Wednesday, November 26, 2014

A panel of learned Judges


The panel of Judges

So I mentioned previously that I needed some means of adjudicating between the worthy contestants. Dice were suggested by a party who shall remain nameless.  Dice would be entirely inappropriate as they would be completely random.  What this situation requires is a detailed and rigorous appreciation of the merits of the case.  With that in mind I have selected a panel of two learned Judges to give their opinion. 


The Voting

The Judges have reviewed each answer in depth and will mull over them this evening. They will then cast a vote for the contestant they think is most deserving. 

Whichever bowl is empty tomorrow - shall be judged to be the winner!

Judges decision


I will have to plead to being up to my neck in coursework and work over the last few weeks, but some of you may recall we had a competition here not so long ago. 

Our entrants were

1. Steve the Wargamer
2. The Celtic Curmudgeon (spoiled ballot)
3. Tomo
4. The Mad Padre
5. Archduke Piccolo

Of the above, the Celtic Curmudgeon is out because he didn't answer the question and Mad Padre is also out because he did not get the question right, leaving us with.

1. Steve the Wargamer
2. Tomo
3. Archduke Piccolo

Now these are all fine answers, but I'm damned if I can slip a knife edge between 'em. Watch this space - I will find a way to distinguish between them. I will have to refer this to the judges. Final answer by Monday at the latest.


Friday, November 21, 2014

Borodino - 7 September 1812 (Utitza) - Part Two


 
The Kitchen 

As the ululating lament of McHibernia-McEireanneach from the kitchen had subsided somewhat -  I decided to risk putting my head around the door only to discover the kitchen swathed in mist. A single Wolfhound loped through the murk, pausing only to howl mournfully, and then disappeared. 

After dragging McEireanneach out of the kitchen and deciding that I was going to have to do something about the sudden appearance of trees before Mrs. Kinch came home, I pressed another medicinal brandy on him (his previous one was "with O'Leary in the grave" apparently - whatever that means) and we went back to the important work of Borodino. 




The French centre advances to contest the village

McEireanneach advanced in the centre, where I hoped to drag him into a firefight around the village. 




Cossacks supported by the Moscow regiment move to threaten the French right

With a dearth of centre cards, I moved up some reserves on my left as I thought at least if I could hit his left he would have very limited space to fall back into.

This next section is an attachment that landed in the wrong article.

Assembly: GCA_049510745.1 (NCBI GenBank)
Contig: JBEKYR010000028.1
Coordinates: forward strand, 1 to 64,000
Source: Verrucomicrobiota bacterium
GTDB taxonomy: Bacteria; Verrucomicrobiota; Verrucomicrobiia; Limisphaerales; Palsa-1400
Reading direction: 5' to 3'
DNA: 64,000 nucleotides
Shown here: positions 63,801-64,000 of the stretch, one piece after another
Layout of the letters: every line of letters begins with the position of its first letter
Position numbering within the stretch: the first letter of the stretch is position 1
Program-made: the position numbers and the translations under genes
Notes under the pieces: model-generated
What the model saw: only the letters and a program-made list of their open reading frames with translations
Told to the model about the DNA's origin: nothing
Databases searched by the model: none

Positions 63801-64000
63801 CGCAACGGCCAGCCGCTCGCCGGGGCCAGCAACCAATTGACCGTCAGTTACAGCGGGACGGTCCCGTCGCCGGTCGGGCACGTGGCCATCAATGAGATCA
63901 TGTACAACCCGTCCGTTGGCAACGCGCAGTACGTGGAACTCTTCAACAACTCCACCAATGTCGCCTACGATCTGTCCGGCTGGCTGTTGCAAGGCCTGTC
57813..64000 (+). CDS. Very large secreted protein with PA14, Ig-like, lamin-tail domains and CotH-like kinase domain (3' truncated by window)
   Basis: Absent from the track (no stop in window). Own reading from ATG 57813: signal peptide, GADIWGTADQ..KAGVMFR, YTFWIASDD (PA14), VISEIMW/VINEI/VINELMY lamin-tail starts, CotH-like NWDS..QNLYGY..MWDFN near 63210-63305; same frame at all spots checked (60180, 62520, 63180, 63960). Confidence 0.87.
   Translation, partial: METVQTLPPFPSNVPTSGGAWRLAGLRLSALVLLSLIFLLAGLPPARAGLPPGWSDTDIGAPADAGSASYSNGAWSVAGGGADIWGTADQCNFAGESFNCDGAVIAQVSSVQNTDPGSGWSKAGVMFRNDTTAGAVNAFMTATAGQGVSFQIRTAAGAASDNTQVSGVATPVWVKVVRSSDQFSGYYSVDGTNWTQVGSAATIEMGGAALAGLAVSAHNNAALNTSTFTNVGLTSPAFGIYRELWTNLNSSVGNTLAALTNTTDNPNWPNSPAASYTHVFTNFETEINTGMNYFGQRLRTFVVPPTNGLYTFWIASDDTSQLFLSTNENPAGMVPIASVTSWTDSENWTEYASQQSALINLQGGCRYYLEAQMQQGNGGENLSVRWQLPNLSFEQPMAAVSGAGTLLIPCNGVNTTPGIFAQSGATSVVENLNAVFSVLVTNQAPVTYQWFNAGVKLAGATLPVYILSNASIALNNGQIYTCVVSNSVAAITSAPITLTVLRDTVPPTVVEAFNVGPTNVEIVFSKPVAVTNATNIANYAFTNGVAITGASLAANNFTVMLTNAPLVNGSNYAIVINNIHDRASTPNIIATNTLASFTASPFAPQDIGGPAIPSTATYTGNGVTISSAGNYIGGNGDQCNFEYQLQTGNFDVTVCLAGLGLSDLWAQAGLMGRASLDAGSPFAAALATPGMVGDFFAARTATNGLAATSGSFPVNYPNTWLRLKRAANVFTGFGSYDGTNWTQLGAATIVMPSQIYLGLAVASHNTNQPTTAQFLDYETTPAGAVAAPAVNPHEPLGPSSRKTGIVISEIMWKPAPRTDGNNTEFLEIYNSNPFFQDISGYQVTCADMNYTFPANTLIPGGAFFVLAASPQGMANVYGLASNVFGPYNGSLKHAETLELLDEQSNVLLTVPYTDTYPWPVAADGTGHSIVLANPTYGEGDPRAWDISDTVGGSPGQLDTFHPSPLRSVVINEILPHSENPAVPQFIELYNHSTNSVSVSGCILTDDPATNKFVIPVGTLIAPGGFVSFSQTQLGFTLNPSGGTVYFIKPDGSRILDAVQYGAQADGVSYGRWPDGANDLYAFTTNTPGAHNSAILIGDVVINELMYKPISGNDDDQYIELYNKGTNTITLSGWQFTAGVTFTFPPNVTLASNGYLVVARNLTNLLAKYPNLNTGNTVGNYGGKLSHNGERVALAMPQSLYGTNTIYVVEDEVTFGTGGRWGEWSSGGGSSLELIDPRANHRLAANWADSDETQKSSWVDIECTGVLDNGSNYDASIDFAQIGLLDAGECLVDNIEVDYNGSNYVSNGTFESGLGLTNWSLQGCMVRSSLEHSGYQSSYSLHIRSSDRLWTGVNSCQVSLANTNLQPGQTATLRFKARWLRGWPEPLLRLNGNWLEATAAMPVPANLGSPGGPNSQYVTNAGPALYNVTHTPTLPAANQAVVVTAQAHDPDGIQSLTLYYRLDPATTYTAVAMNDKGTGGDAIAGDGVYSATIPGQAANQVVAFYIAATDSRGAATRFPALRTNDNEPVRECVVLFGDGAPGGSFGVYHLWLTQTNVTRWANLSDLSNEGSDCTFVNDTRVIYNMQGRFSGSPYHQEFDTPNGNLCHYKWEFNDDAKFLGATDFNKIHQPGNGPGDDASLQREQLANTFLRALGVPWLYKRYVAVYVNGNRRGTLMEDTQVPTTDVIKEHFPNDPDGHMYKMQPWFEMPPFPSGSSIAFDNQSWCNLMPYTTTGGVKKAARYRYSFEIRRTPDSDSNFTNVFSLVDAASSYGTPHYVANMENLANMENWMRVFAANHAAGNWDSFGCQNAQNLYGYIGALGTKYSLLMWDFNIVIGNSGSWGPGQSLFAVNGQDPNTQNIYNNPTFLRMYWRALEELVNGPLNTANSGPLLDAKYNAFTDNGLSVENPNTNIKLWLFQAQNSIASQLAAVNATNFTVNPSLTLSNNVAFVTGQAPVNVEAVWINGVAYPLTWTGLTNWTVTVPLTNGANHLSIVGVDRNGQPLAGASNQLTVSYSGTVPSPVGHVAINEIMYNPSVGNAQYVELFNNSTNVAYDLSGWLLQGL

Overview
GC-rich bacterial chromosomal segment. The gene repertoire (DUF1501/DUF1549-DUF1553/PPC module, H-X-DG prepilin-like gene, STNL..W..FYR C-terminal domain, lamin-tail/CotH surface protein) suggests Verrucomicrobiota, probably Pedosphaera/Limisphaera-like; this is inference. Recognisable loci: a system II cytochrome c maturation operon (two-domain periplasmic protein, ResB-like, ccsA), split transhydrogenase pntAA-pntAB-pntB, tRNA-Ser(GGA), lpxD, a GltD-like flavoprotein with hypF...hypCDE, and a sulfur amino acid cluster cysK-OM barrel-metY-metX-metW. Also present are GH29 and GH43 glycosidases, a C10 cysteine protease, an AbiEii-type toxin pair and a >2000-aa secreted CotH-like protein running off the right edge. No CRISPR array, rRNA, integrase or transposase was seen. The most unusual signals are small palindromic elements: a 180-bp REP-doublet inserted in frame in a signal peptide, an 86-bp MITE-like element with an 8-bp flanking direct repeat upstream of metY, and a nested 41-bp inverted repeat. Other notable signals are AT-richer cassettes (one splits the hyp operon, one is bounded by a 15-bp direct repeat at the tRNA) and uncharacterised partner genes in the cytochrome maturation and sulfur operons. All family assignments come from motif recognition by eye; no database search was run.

A surprise attack!

Now as it happened McEireanneach spotted what I was doing and move his light cavalry forward.  These fellows are a lot more dangerous than my cossacks and would make short work of them. Not only that, but I'd ended up with two Cavalry Charge cards in hand. As I had no other cavalry other than the Cossacks, I formed the opinion that there was no point waiting to be attacked and I that I might as well extract as much as I could from the card before the French dispersed my horsemen. 

So I launched a sudden Cossack charge that knocked the stuffing out of the French light horse. 



The historians will be writing about this one for a while.

The French countercharge was pretty lukewarm and didn't wipe me out. I reckon that a lot of ink will be spilled on that particular engagement in years to come as Historians will try and argue that Cossacks were perfectly capable as serving as battlefield cavalry. 



French guns barrage the village of Utitza

Meanwhile, the French infantry were proving stubbornly reluctant to close on Utitza leaving their guns to do the talking for them. 





With the French resolutely refusing to close - the Russian line creaks into action and moves forward.




On the left, the French close with bayonet. 





And do great execution.




The Russian line hits the Swiss and the lights in the centre.

As I had been forced to bring on a general engagement in the centre, I decided to push with everything I had there. Fire crackled up and down the line. 




Doing for the Swiss and their leader.




And driving the lights back.


With the battle hanging in the balance, the Russian line advances.

This was quite a tough decision, the scores were (if memory serves) even with the next scoring point taking victory.  I worked on the basis that attacking was preferable to playing it safe on the grounds that I was more likely to be able to wipe out or destroy one of the wavering French units. 



Follow me men!

As my gallant general closed the distance in the hope of smashing the tatters of the French centre, a lucky volley from the remaining lights put paid to that idea. 




And the cannonade finishes the business.

Counter attacking McEireanneach launched an artillery in the centre to blast the 18th Jeagers holding Utitza and that was that.